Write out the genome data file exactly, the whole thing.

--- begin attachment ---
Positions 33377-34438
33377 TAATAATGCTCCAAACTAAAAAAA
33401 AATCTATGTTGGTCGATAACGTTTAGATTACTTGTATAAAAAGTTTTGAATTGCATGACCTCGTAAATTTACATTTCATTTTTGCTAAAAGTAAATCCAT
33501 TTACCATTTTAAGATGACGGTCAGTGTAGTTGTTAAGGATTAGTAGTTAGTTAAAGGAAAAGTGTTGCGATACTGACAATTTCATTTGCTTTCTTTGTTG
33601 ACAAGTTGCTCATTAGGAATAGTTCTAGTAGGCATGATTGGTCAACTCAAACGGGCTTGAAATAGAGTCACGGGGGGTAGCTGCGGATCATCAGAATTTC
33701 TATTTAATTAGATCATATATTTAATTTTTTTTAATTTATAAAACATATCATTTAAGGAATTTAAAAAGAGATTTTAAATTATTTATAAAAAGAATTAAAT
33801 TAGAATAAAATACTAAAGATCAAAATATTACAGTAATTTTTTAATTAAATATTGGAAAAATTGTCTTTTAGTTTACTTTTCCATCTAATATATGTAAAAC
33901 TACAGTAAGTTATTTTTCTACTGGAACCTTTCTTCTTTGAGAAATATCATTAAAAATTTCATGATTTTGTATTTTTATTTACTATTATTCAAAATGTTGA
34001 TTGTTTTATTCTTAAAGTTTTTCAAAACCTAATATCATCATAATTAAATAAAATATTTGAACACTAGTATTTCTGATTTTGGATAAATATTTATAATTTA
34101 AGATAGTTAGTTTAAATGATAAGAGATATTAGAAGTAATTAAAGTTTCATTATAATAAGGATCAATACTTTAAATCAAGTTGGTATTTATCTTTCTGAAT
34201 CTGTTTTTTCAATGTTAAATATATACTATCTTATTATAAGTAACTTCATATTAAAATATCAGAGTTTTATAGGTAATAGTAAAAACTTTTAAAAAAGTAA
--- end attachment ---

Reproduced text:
Positions 33377-34438
33377 TAATAATGCTCCAAACTAAAAAAA
33401 AATCTATGTTGGTCGATAACGTTTAGATTACTTGTATAAAAAGTTTTGAATTGCATGACCTCGTAAATTTACATTTCATTTTTGCTAAAAGTAAATCCAT
33501 TTACCATTTTAAGATGACGGTCAGTGTAGTTGTTAAGGATTAGTAGTTAGTTAAAGGAAAAGTGTTGCGATACTGACAATTTCATTTGCTTTCTTTGTTG
33601 ACAAGTTGCTCATTAGGAATAGTTCTAGTAGGCATGATTGGTCAACTCAAACGGGCTTGAAATAGAGTCACGGGGGGTAGCTGCGGATCATCAGAATTTC
33701 TATTTAATTAGATCATATATTTAATTTTTTTTAATTTATAAAACATATCATTTAAGGAATTTAAAAAGAGATTTTAAATTATTTATAAAAAGAATTAAAT
33801 TAGAATAAAATACTAAAGATCAAAATATTACAGTAATTTTTTAATTAAATATTGGAAAAATTGTCTTTTAGTTTACTTTTCCATCTAATATATGTAAAAC
33901 TACAGTAAGTTATTTTTCTACTGGAACCTTTCTTCTTTGAGAAATATCATTAAAAATTTCATGATTTTGTATTTTTATTTACTATTATTCAAAATGTTGA
34001 TTGTTTTATTCTTAAAGTTTTTCAAAACCTAATATCATCATAATTAAATAAAATATTTGAACACTAGTATTTCTGATTTTGGATAAATATTTATAATTTA
34101 AGATAGTTAGTTTAAATGATAAGAGATATTAGAAGTAATTAAAGTTTCATTATAATAAGGATCAATACTTTAAATCAAGTTGGTATTTATCTTTCTGAAT
34201 CTGTTTTTTCAATGTTAAATATATACTATCTTATTATAAGTAACTTCATATTAAAATATCAGAGTTTTATAGGTAATAGTAAAAACTTTTAAAAAAGTAA